Two members of a demolition team who ran over a pastor's wife with a bulldozer as she protested the church demolition have been sentenced for the murder — but the woman's husband believes their penalties are too light.
In 2016, a government-backed company dispatched personnel to bulldoze Beitou Church in Zhumadian, Henan province, after a local developer wished to take control of the church's valuable property. Church pastor Li Jiangong and his wife, Ding Cuimei, stepped in front of the machinery in an attempt to stop the demolition, according to the report from China Aid.
"Bury them alive for me," a member of the demolition team said. "I will be responsible for their lives."
The bulldozer shoved Li and Ding into a pit and covered their bodies with soil. While Li was able to dig his way free, his wife suffocated under the dirt and died before she could be rescued.
Police later arrested two members of the crew in association with the crime, but the person who ordered the murder is still at large. Late last year, both prisoners received verdicts, with one slated to serve the rest of his life in prison on the charge of "intentional killing," and the other was sentenced to two years for "negligent homicide."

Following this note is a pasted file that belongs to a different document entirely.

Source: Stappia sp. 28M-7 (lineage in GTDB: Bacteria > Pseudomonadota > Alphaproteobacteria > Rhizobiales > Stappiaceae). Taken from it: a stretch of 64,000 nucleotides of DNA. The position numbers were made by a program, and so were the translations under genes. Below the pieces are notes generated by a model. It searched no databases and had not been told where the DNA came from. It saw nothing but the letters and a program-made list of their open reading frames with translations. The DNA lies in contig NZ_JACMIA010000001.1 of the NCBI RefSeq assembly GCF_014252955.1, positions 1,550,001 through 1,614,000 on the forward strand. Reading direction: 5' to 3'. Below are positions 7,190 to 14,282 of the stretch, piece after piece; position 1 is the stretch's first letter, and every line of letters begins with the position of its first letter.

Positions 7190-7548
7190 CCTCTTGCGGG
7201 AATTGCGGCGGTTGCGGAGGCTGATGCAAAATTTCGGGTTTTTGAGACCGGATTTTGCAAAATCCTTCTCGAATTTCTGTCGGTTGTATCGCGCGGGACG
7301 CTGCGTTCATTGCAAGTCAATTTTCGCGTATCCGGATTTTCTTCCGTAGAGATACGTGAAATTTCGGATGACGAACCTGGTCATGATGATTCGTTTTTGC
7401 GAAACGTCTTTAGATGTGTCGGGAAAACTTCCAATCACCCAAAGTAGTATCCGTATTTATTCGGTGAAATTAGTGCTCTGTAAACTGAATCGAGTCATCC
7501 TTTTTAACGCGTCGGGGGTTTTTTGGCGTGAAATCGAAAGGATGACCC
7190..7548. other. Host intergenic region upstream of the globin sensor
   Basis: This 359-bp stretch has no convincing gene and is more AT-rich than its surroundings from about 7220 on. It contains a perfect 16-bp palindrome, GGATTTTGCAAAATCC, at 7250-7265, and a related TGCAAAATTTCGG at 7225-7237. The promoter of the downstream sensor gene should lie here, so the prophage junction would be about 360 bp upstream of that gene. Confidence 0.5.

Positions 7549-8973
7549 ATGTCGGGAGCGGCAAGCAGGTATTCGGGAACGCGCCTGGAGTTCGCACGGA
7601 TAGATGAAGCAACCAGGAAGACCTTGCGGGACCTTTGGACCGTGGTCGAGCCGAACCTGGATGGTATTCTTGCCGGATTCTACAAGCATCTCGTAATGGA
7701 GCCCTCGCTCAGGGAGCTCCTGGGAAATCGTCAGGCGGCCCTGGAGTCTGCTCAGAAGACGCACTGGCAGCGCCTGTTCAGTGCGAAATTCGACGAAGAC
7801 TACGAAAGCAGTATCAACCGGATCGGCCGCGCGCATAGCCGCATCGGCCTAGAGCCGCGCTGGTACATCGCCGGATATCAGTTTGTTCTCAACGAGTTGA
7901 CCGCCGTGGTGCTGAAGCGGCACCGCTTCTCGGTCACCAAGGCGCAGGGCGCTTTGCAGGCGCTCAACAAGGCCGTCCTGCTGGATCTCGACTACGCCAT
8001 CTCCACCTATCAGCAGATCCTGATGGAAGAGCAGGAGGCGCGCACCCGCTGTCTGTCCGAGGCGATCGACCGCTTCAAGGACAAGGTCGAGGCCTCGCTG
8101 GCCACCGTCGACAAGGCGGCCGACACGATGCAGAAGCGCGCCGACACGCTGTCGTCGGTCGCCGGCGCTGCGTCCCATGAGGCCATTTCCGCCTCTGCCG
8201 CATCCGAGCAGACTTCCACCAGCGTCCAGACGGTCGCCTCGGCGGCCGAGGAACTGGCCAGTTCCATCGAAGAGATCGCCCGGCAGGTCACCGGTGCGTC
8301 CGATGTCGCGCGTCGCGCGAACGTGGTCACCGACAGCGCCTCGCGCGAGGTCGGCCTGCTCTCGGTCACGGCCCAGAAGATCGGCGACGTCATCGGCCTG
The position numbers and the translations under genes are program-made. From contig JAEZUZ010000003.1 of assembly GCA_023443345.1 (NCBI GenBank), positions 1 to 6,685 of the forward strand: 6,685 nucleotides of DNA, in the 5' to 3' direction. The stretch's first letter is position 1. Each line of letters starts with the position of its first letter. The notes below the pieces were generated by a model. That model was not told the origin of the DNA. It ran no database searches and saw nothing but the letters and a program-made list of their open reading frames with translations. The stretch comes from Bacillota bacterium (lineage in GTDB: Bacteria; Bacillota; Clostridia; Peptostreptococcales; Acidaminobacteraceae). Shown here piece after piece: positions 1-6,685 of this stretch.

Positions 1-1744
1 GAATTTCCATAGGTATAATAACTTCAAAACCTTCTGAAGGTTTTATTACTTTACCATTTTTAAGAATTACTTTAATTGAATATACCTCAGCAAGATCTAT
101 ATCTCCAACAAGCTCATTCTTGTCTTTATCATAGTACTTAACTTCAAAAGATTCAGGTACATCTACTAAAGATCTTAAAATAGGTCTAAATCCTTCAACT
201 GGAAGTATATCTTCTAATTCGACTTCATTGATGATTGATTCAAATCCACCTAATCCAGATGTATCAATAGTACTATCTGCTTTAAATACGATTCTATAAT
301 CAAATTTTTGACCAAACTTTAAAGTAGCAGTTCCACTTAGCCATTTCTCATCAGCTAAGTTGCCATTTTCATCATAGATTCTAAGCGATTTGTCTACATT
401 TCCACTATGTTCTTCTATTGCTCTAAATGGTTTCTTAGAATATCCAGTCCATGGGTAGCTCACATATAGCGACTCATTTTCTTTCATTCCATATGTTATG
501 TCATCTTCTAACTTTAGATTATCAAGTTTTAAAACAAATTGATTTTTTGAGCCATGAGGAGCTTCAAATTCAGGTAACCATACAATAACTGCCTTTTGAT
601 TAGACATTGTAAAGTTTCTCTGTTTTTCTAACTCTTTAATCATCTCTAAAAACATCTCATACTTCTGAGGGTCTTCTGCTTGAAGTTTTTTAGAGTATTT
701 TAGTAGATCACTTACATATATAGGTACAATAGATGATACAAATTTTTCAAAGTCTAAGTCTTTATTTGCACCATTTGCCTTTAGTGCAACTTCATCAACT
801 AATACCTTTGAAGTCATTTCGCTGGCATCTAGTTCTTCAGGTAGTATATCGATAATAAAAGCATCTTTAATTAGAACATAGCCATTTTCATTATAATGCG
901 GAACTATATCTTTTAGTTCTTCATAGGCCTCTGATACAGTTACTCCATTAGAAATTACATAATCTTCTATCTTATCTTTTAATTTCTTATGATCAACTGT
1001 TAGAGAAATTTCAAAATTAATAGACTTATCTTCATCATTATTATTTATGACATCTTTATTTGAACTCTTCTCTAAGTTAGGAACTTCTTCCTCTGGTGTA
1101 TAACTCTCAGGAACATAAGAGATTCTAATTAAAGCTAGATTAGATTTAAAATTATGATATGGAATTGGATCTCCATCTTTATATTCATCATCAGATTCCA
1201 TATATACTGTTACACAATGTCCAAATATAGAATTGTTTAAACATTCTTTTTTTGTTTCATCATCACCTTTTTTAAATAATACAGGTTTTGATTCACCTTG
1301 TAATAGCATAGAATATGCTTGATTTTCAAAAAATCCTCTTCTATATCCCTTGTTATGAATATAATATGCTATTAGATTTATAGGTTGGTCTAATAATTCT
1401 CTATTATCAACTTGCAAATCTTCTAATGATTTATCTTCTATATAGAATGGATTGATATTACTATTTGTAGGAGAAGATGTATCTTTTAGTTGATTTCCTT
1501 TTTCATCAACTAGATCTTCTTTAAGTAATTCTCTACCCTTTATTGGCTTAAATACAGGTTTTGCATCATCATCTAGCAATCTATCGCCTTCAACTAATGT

Believing that the sentences were lenient, Li consulted with a lawyer on whether or not he should appeal, but the attorney did not believe they would find favor in court.
However, the story made headlines, government officials decided the church may keep the land. The pastor told China Aid that the church is now doing well, and the number of attendees has increased.
Still, Li continues to mourn the loss of his wife — and hopes that one day, her murderers will receive adequate punishment: "Each day, my frame of mind is not good," he said. "Losing someone is a blow to my mood. This verdict is not the one we anticipated."
Shortly after the murder took place, China Aid President Bob Fu told Fox News that the incident underscores the serious violations against religious freedom in China that have occurred since President Xi Jinping took office in 2013. It also highlights the Chinese leadership's discomfort with the growing allure of Christianity, whose followers are said to rival in number the 86 million members of the Communist Party.
"He has taken a strong ideological turn to create a new cultural direction," Fu said. "He [Xi] has really turned against the independent churches and any independent social movements. The government wants to contain the growth of Christianity."
While the Chinese Communist Party claims to allows "freedom of religious belief, Open Doors USA has placed the country at 43rd on its World Watch List of countries where Christians face the most persecution.
"The government's goal of maintaining power and social harmony includes the control of all religions, including the quickly growing Christian minority," reads the report.